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Woody Allen: The 2012 Documentary

Woody Allen: The 2012 Documentary by Robert B Weide

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Woody Allen: The 2012 Documentary by Robert B Weide

  • Sep 2, 2013
Rating:
+4
Woody Allen: A Documentary: Parts 1 & 2

Part  1:
 
In the last two weeks, on two consecutive Sunday evenings, I watched a total of 2 hours of this 3 hour doco entitled Woody Allen: A Documentary: Parts 1& 2(1)    It is Robert B Weide's fascinating study of the multi-Oscar winning New York film-maker.  Weide(1959- )is an American screenwriter, producer, and director, perhaps best known for his Emmy-winning work on documentaries including profiles of American comedian, actor, juggler and writer W.C. Fields as well as Lenny Bruce. Bruce(1925-1966) was an American stand-up comedian, social critic and satirist. He was renowned for his open, free-style and critical form of comedy which integrated politics, religion and sex. He was one of my favourite comedians in the 1960s, in my late adolescence and early adulthood.

This doco on Allen by Weide was a pleasure to watch.  Weide was born in 1959 when I was on the mound for the Burlington All-Stars.  His life began some 4 months before I began my lifetime trajectory with a new world Faith that has its origins in Iran, and is now the second most widespread religion on the planet according to the Encyclopedia Britannica.  I had to go to bed after the first hour of viewing this doco because my medications kicked-in, my anti-depressant and anti-psychotic meds, making sleep my only serious option by 1 a.m.

Part 2:

The first part of this doco takes viewers from Allen’s family background and childhood up to 1980.  Weide talked to Alan Yentob about making this definitive Woody Allen documentary which was first broadcast on BBC One  on Tuesday 23 and Wednesday 24 July 2012, and internet readers can access that live interview, if they are interested.  Yentob(1947-) is a British television executive and presenter. He has spent his entire career at the BBC.  Weide talks with Yentob about gaining Allen's trust and getting him to talk candidly & revealingly about his life and work. I had my 68th birthday when BBC One put that documentary to air.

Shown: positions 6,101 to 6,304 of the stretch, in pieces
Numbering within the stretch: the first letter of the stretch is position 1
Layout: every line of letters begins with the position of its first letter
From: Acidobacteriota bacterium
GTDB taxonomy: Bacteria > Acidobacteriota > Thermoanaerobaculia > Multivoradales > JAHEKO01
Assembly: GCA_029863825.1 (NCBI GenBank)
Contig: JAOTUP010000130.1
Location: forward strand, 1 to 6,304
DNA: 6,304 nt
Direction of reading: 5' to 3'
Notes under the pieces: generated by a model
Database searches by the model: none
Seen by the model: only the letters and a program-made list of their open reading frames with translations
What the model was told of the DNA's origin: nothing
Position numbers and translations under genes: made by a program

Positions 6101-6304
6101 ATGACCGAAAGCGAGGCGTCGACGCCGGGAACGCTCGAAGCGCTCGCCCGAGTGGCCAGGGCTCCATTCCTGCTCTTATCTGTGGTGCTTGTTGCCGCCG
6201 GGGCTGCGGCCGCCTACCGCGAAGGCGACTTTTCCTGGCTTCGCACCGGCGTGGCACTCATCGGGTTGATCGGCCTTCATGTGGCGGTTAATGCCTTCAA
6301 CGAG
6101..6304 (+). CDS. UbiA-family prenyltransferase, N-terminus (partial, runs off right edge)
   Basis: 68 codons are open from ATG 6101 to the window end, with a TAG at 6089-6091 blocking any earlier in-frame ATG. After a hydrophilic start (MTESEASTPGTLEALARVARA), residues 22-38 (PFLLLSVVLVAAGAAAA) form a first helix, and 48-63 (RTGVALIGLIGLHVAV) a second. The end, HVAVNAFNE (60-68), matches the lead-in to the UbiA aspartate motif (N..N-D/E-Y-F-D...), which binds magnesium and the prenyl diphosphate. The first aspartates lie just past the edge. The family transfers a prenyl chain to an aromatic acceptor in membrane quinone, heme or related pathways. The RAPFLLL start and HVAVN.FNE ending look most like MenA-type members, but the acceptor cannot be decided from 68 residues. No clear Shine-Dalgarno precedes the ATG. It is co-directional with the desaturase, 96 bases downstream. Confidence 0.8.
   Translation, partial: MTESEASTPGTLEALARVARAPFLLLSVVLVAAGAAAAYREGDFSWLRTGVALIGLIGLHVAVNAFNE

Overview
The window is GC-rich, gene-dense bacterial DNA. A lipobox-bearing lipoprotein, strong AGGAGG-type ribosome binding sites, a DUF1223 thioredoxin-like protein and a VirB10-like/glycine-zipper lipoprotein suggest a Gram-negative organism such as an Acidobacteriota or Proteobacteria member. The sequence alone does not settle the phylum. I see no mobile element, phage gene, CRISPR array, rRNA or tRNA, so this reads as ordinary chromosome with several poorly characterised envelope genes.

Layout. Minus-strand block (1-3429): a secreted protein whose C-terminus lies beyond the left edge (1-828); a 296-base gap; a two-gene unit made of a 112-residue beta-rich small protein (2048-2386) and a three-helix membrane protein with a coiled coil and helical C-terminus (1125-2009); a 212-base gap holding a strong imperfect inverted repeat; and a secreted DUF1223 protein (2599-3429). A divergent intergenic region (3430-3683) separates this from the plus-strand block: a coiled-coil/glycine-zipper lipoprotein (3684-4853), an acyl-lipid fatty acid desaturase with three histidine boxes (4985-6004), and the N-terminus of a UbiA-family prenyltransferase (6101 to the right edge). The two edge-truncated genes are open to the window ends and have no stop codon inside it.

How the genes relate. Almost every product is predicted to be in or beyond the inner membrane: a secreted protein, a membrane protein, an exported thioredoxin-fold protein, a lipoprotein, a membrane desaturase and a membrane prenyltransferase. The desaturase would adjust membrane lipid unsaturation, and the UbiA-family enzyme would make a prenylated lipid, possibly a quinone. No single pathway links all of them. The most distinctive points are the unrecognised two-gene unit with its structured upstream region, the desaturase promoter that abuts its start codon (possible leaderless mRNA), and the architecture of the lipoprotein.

After trying for three decades---as far back as the mid-1980s---Weide was given the unprecedented access he wanted to make Woody Allen: A Documentary. We see Woody Allen in Part 1 in his childhood neighbourhood, working with Naomi Watts and Josh Brolin, among others, on set, and working at home with his 1950s Olympia Portable SM3 typewriter which he still uses for all of his writing. Weide also relates the story of Allen's idiosyncratic approach to picking his next script: trawling through scraps of paper kept in a bedside drawer, and his unusual script-editing methods. As a writer and author, poet and publisher, editor and researcher, I was particularly fascinated by this part of the doco.

Part 3:

Allen worked as a comedy writer in his late teens and early 20s, the 1950s, writing jokes and scripts for television and publishing several books of short humor pieces. In the early 1960s, Allen began performing as a stand-up comic, emphasizing monologues rather than traditional jokes.  I knew nothing of Woody Allen in the 1950s, and early ‘60s, involved as I was in: (i) my childhood and adolescence from 1950 to 1964, (ii) my sport and school, family and life in a small town, and (iii) my first years, 1953 to 1964, associated with a new religion, a religion which claimed to be the newest of the Abrahamic faiths: the Baha’i Faith.

Allen's films span six decades, starting with 1965's What's New Pussycat? In the winter and spring of 1965 I was 21; I had my first of life's orgasms thanks to a 27 year-old divorced woman from the rich-side-of town in the lunch-pail city of Hamilton Ontario from February to April 1965;  I attended my father’s funeral in May, worked as an abstractor for the Canadian Peace Research Institute in July and August, and was also an electrician’s assistant for the Steel Company of Canada that summer.